Repatriating ISIS fighters, a thorny problem

Hong Van
Chia sẻ

(VOVWORLD) - Turkey continues to send ISIS prisoners back to their home countries from detention centers in northeast Syria, triggering tensions with  European countries, who have revoked the citizenships of many of the captured jihadists.  

Repatriating ISIS fighters, a thorny problem  - ảnh 1 Repatriating ISIS fighters is a thorny problem (Photo: Reuters) 

Ankara said Europe is applying a double standard. On the one hand, it demands that Turkey bear responsibility for Syrian refugees, including ISIS detainees. On the other hand, some European countries have stripped them of their citizenship. Turkey says its land is not a hotel and it is doing everything it can to force ISIS prisoners to return to their home countries.

Europe’s reluctant reaction

Turkey might repatriate more than 1,200 ISIS-affiliated foreigners in custody and 287 other ISIS members arrested by the Turkish army in a recent operation in Syria. To date, only France, the Netherlands, Germany, and Ireland have agreed to take back their citizens.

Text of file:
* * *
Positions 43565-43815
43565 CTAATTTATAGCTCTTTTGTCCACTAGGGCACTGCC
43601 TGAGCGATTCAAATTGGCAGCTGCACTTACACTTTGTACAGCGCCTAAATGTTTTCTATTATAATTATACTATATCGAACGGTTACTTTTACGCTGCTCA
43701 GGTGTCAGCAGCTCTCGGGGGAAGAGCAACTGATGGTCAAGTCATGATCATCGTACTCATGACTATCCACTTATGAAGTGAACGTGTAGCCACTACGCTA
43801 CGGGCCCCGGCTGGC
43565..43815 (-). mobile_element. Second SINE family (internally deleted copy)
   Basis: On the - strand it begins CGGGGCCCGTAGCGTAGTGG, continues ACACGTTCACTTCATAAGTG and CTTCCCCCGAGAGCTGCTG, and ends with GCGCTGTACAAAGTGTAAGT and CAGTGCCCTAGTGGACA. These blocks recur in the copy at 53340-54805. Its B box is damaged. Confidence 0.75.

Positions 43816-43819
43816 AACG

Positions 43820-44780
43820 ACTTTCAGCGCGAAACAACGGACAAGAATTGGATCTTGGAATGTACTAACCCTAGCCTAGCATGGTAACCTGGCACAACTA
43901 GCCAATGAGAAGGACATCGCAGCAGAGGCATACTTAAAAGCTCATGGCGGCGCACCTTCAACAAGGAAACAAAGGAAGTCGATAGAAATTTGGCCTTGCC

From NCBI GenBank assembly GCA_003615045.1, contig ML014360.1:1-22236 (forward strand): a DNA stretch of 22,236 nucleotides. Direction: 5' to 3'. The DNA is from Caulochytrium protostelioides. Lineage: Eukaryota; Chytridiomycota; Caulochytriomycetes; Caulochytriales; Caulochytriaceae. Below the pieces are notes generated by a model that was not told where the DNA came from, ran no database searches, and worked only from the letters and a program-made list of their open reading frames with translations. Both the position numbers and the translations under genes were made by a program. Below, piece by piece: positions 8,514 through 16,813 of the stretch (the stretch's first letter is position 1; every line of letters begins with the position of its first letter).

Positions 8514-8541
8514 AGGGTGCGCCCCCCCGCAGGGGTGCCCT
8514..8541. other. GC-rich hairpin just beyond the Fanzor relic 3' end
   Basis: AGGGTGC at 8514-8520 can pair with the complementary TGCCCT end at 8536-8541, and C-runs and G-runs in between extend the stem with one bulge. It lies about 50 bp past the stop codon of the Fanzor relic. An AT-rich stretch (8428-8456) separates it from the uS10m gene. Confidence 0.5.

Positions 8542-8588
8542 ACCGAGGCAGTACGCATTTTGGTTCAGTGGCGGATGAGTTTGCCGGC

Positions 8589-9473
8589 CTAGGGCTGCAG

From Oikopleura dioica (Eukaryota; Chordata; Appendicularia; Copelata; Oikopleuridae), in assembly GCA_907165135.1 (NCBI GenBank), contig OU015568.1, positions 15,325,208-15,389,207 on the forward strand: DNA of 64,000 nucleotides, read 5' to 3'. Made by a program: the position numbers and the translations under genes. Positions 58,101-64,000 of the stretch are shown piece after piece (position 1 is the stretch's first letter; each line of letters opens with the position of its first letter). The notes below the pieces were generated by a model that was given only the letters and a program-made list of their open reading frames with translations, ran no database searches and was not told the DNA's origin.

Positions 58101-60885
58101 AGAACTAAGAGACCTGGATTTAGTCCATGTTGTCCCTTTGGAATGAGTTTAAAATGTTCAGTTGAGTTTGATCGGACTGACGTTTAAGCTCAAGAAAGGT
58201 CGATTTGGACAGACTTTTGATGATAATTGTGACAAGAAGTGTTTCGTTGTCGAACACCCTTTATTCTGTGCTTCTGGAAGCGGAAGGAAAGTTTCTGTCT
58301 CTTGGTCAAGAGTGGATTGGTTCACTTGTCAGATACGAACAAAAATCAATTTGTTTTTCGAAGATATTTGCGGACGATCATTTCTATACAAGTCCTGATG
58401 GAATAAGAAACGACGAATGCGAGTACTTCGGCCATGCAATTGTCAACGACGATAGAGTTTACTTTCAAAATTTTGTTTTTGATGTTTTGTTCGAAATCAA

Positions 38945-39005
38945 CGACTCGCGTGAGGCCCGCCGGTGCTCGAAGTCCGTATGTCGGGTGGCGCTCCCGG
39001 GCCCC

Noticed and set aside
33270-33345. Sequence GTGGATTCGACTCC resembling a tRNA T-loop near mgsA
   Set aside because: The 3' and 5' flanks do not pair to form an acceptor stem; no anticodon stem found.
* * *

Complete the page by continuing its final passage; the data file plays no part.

Early this year, US President Donald Trump called on European countries to take responsibility for their jihadist citizens detained in Syria by bringing them back to their home countries to stand trial. This call was met with evasion. French Justice Minister Nicole Belloubet said France hadn’t yet adopted a new policy on repatriating ISIS fighters although it had earlier agreed to repatriate their children on a case-by-case basis. Britain rejected the idea outright, saying militants must be tried in the place where they committed their crimes. Sweden shared Britain’s stance, while Austria complained about the difficulties. The European Union said it has made no decision on repatriating ISIS militants and the authority belongs to each member  government.

UN Secretary General Antonio Gutierrez on Tuesday called for an international agreement on the fates of foreign jihadists detained in the Middle East. "We cannot just ask Iraq and Syria to solve the problem for everyone. There must be real international solidarity," he said.


European countries have been reluctant to accept ISIS prisoners or their relatives due to security concerns. Because Europe has seen multiple terror attacks and uncovered multiple terrorist plots, European leaders fear that once jihadists return home, they might be a threat to security.

Russia’s Federal Security Service (FBS) warned that despite their heavy losses in Syria and Iraq, terrorist groups like ISIS,  Al Qaeda, and their armed affiliates remain a primary threat to Europe.

In addition to 1,200 ISIS prisoners, Turkey is currently sheltering more than 3.6 million refugees.